Take the Fifth: Jan. 20, 2021 opinions

Designated for publication

  • Gonzalez v. CoreCivic, Inc., 19-50691, appeal from W.D. Tex.
    • Ho, J. (Smith, Ho, Oldham), Ho, J., additionally concurring, Oldham, J., dissenting; Trafficking Victims Protection Act
    • Affirming district court’s denial of defendant’s motion to dismiss claim by immigrant detainee in its facility who brought claims that defendant’s work program was involuntary and a violation of the Trafficking Victims Protection Act of 2000 (“TVPA”).
    • The TVPA “impose[s] civil liability on ‘[w]hoever knowingly provides or obtains the labor or services of a person by any one of, or by any combination of’ four coercive methods. 18 U.S.C. § 1589(a). See also id. § 1595 (civil remedy).” The plaintiff here is a former detainee who was held in a facility run by CoreCivic on a contract with the U.S. Immigration and Customs Enforcement (“ICE”). She alleges that the work program at the CoreCivic facility was not voluntary, and that “CoreCivic forced her to clean the detention facilities, cook meals for company events, engage in clerical work, provide barber services for fellow detainees, maintain landscaping, and other labors. And if she refused, the company would impose more severe living conditions, including solitary confinement, physical restraints, and deprivation of basic human needs such as personal hygiene products.” CoreCivic argued in its motion to dismiss, essentially, that the TVPA excluded lawful detention facilities from its prohibition against forced labor.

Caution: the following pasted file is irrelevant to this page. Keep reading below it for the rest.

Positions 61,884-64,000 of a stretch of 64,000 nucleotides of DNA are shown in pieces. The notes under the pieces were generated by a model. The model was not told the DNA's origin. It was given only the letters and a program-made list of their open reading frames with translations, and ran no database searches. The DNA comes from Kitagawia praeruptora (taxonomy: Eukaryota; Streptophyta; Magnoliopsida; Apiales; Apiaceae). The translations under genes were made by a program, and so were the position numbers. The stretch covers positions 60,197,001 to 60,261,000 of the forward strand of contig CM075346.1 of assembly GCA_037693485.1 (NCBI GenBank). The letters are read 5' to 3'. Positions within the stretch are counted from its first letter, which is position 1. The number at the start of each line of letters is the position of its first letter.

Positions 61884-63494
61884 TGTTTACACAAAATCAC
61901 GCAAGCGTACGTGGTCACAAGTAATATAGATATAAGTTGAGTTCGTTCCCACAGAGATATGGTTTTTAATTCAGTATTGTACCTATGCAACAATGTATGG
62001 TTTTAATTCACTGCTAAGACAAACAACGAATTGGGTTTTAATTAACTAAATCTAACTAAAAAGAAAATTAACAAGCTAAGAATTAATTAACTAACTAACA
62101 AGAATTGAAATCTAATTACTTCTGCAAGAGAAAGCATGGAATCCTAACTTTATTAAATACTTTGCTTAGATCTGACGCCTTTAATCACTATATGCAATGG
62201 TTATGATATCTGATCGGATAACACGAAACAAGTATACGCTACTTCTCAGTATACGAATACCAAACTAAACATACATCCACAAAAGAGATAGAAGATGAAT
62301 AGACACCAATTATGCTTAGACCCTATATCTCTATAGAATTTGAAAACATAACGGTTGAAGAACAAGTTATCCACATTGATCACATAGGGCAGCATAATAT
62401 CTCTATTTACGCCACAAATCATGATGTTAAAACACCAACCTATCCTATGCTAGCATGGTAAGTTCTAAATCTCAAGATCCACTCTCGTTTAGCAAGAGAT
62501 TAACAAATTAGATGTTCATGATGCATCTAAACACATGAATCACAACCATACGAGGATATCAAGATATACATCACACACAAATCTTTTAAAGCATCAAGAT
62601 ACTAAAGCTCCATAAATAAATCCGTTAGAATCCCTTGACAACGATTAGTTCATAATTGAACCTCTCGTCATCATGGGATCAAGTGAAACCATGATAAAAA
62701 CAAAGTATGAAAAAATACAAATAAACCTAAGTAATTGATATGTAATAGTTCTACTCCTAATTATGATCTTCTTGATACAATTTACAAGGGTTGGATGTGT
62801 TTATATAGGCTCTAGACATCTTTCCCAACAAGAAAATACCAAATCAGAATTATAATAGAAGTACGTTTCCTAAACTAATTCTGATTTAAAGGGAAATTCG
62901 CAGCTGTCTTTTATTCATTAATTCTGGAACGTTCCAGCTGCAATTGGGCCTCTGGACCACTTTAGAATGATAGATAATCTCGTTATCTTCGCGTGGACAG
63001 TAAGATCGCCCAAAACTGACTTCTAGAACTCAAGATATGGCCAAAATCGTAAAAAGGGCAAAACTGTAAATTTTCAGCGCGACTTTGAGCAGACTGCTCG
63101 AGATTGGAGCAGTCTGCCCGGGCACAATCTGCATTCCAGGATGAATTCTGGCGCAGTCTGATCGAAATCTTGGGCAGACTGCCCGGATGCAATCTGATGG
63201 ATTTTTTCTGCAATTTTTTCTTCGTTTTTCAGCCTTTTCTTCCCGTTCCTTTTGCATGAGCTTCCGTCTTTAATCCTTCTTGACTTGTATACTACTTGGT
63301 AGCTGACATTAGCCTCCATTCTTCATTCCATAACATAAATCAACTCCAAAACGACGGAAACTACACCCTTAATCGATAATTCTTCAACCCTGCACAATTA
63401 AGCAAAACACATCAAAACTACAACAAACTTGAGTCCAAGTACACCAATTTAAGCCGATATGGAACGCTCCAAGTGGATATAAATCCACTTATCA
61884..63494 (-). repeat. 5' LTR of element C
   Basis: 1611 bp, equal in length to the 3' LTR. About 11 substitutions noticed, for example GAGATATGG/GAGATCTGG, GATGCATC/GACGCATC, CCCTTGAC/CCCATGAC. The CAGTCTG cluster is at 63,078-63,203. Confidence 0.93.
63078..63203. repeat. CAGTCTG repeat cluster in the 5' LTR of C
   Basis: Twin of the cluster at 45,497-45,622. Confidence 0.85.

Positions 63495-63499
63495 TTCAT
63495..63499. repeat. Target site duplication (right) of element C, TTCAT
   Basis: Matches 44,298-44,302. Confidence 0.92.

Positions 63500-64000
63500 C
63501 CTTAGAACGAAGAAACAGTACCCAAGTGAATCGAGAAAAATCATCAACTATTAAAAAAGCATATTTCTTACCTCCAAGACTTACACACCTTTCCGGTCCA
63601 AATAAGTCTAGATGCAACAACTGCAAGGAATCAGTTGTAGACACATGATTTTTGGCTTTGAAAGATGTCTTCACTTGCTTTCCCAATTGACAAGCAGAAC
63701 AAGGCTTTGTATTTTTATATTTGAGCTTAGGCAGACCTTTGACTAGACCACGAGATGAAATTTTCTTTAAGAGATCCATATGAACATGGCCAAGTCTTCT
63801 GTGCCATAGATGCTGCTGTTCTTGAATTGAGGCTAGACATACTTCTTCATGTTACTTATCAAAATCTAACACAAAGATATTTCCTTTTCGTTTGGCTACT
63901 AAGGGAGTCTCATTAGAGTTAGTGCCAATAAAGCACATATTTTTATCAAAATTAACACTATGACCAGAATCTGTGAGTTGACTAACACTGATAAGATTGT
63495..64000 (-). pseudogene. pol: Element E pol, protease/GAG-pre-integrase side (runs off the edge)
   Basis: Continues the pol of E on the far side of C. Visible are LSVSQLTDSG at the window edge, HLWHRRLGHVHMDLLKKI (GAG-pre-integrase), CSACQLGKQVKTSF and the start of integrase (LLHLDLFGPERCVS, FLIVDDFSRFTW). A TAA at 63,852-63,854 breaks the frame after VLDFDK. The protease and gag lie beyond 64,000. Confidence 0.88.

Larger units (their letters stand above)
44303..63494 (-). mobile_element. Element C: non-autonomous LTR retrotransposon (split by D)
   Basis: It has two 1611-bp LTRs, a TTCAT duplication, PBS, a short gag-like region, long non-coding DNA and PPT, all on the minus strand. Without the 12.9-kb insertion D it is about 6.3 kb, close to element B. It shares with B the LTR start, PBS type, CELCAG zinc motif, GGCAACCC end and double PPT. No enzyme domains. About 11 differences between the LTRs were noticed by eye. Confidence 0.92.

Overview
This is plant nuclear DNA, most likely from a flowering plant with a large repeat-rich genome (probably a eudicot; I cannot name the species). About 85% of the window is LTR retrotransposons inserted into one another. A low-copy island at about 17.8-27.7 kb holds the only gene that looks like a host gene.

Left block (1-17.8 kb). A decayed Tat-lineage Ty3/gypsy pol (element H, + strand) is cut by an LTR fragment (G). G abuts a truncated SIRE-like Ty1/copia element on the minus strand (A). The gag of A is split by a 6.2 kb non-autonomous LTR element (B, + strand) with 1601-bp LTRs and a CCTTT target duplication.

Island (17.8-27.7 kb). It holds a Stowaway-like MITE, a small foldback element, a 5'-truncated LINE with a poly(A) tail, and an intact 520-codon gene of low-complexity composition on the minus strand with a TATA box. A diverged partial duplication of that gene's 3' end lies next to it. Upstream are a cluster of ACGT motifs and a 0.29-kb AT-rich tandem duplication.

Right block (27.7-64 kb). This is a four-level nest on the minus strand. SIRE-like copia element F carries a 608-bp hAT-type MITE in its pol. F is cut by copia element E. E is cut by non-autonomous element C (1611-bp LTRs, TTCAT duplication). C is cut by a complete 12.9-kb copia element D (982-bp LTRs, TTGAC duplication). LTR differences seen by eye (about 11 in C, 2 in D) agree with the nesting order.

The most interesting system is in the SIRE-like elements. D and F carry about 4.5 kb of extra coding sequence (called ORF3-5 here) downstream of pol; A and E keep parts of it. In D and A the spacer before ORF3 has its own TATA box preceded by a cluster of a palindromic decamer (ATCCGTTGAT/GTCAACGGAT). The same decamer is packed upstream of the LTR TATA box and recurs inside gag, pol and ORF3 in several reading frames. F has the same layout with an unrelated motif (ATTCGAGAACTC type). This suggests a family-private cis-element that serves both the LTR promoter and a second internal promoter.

• The Court held that there was no support for the categorical exception urged by CoreCivic in the plain text of the statute. The Court rejected CoreCivic’s argument that, “if we apply § 1589 to its work programs, then as night follows day, we must also apply it to parents who compel their children to do ordinary household chores.” The Court noted that argument must fail “because we do not construe criminal statutes like larceny or battery to reflexively apply to the parent-child relationship, but rather read them in light of parents’ well-established rights over their own children. Indeed, the Supreme Court has applied this principle to the Constitution, observing that ‘the Thirteenth Amendment was not intended to apply to exceptional cases well established in the common law at the time of the Thirteenth Amendment, such as “the right of parents and guardians to the custody of their minor children or wards.”‘ United States v. Kozminski, 487 U.S. 931, 944 (1988) (quoting Robertson v. Baldwin, 165 U.S. 275, 282 (1897)). And the same logic applies here: Not every parent in America is a slaveowner, and not every parent in America is a human trafficker.”